The Horniman Museum’s merman. Afshin Darian/flickr, CC BY
Click for a full size image
When myth meets reality: fabled beasts and real-life creatures
Fantastic creatures have fascinated humans for thousands of years. When a new skeleton of the extinct horned mammal Elasmotherium sibiricum was discovered recently, its common name –the “Siberian Unicorn” – quickly resurfaced. But this “unicorn” was very different to the creature of Western mythology.
Although the new fossil suggests these creatures roamed the steppes of Kazakhstan as little as 29,000 years ago, they were more like giant hairy rhinos than the legendary white horses crowned with narwhal tusks. Elasmotherium may have lived alongside humans, but that doesn’t mean they must have been the source of our unicorn stories. Similarly, when we look for the origins of other supposedly mythological monsters, we can sometimes find parallels with real animals and sometimes we find clues they were simply products of a lively imagination.
Sailors throughout history brought back reports of mermaids and these were most likely based on sightings of dugongs or manatees, large sea mammals with forelimbs and turnable heads. Even Christopher Columbus is thought to have confused them with mermaids having “masculine traits”.
By the 19th century, fairground owners claimed to have acquired specimens of mermaids and mermen that more closely appeared to match the creatures of legend. It was a heyday of belief in mythological creatures when Europeans became more aware of many extinct species and exotic animals from the rest of the world that seemed to explain the origins of many myths.
Of course, the fairground mermaids were fakes. They typically consisted of the dried, shrivelled torso of a monkey stitched to the body of a fish, probably a salmon. It is difficult to see how anyone could be convinced by such an object, even in a dimly-lit fairground tent, yet they were popular and there was a small industry based in Japan for producing these exhibits.
Sea monsters and dinosaurs
Other legendary marine creatures include the monster known as the kraken, which may well have been inspired by the giant squid, and various sea serpents. Philip Henry Gosse, the Victorian naturalist, described evidence of sea serpents from many sources in his book The Romance of Natural History. He concluded that sightings were best explained by living plesiosaurs, marine cousins to the dinosaurs, whose fossils were becoming well known in the early 19th century.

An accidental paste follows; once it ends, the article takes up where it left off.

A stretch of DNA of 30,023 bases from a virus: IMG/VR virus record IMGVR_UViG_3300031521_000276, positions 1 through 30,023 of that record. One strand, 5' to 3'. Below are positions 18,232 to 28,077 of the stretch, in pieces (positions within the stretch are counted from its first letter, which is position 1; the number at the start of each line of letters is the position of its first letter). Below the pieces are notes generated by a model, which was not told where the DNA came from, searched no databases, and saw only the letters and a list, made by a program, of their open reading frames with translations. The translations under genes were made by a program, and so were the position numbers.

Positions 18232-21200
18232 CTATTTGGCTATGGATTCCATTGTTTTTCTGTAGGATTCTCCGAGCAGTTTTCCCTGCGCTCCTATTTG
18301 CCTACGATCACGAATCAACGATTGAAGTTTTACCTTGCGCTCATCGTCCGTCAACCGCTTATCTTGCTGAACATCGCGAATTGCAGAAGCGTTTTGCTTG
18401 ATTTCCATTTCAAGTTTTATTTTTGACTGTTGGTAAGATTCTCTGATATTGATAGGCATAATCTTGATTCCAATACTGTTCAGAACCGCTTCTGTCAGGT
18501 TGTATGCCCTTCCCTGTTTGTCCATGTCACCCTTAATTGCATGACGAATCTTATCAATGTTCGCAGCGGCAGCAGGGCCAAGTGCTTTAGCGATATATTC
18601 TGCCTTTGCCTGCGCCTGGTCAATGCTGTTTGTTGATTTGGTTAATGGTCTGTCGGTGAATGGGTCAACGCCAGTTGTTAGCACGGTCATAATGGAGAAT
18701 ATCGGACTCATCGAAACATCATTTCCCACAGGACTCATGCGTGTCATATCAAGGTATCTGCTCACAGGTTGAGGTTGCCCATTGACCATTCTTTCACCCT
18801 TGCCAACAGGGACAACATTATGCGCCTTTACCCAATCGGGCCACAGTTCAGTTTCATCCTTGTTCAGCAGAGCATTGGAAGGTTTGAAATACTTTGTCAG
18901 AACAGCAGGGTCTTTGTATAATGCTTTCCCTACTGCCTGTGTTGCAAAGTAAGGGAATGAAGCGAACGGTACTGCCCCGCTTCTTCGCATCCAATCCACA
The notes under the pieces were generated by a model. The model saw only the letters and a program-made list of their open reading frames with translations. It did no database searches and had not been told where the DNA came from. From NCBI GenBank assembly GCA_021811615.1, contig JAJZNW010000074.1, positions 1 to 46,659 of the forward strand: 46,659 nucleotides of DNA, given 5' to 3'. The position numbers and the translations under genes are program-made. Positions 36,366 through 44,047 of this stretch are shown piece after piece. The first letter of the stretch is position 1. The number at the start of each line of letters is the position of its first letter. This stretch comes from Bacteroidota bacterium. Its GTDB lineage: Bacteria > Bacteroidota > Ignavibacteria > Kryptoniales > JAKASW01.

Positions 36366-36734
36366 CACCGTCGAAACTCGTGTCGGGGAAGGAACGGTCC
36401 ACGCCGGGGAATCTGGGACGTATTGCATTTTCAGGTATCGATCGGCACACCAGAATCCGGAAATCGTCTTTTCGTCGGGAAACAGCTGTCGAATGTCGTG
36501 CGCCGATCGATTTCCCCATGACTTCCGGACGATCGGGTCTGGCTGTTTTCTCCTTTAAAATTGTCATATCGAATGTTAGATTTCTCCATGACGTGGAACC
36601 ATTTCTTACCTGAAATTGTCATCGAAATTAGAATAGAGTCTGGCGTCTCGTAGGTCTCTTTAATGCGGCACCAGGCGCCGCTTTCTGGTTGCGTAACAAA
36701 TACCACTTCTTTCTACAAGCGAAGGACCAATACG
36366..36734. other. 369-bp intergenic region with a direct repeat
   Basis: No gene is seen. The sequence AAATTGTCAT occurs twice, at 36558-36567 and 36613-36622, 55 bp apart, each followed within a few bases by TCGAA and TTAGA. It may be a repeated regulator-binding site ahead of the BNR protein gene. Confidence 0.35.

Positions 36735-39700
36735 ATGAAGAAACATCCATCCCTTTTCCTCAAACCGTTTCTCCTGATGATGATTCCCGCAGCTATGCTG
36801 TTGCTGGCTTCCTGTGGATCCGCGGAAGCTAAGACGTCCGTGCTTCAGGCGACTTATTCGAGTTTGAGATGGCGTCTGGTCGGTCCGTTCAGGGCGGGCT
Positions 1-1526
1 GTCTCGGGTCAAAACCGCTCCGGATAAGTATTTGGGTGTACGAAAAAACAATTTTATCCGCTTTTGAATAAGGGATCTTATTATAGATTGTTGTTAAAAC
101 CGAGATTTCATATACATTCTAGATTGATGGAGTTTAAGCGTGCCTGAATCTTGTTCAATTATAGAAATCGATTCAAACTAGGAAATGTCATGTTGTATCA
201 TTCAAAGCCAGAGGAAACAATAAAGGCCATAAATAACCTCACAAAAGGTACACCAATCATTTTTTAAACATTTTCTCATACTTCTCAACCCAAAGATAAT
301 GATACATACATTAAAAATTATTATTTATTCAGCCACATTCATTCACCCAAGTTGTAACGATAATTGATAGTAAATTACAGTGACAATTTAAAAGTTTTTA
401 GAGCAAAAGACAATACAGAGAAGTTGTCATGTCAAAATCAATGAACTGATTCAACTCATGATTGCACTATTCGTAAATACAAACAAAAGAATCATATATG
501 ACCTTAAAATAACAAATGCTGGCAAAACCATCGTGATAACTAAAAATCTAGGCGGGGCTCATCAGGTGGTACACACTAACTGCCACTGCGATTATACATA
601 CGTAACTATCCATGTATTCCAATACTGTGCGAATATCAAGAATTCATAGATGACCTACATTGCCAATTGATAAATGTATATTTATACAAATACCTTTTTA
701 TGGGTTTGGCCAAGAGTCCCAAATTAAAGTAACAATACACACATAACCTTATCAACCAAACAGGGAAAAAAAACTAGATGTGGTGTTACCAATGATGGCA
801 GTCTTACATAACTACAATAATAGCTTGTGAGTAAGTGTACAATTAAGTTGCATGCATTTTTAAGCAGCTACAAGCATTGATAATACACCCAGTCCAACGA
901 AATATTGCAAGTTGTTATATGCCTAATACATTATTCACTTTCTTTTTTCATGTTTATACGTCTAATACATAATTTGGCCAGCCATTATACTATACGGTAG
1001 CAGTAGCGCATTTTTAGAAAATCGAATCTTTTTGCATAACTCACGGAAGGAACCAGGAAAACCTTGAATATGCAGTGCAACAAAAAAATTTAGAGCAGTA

A similar explanation has been proposed for sightings of large reptile-like monsters in lakes, one of the most famous being in Loch Ness in Scotland. The 20th century produced eye-witness reports and a famous photograph, but a great deal of wishful thinking is needed to view them as convincing. More to the point, the likelihood of small breeding populations of these supposed plesiosaurs for over 60 million years is tiny.
Similarities to giant reptiles can also be seen in dragons, and the term has been applied to animals that are still alive today. But while the real-life Komodo dragon (Varanus komodoensis), a monitor lizard that exceeds 2 metres in length, is impressive, it differs dramatically from the creatures of legend such as the one supposedly slain by St George. These are portrayed as having bat-like wings in addition to forelegs (true dragons), or the forelimbs transformed into wings (wyverns), just as happened when birds evolved from their reptile ancestors.
There may be paintings, sculptures and 34 separate references to dragons in the Bible, but there is no scientific evidence that anything like these animals ever existed. The same can be said for angels with bird wings or fairies with insect wings.
Human culture has always had mythology and we have a need to produce explanations of things that we do not understand. We like the idea that there are other worlds that can be contacted through mythological creatures but also like to feel fear at a safe distance. As a result, the line between fantasy and reality can become blurred, making it harder to know where one ends and the other begins.
Author: Roger Wotton – Emeritus professor of biology, UCL
The article was originally published on The Conversation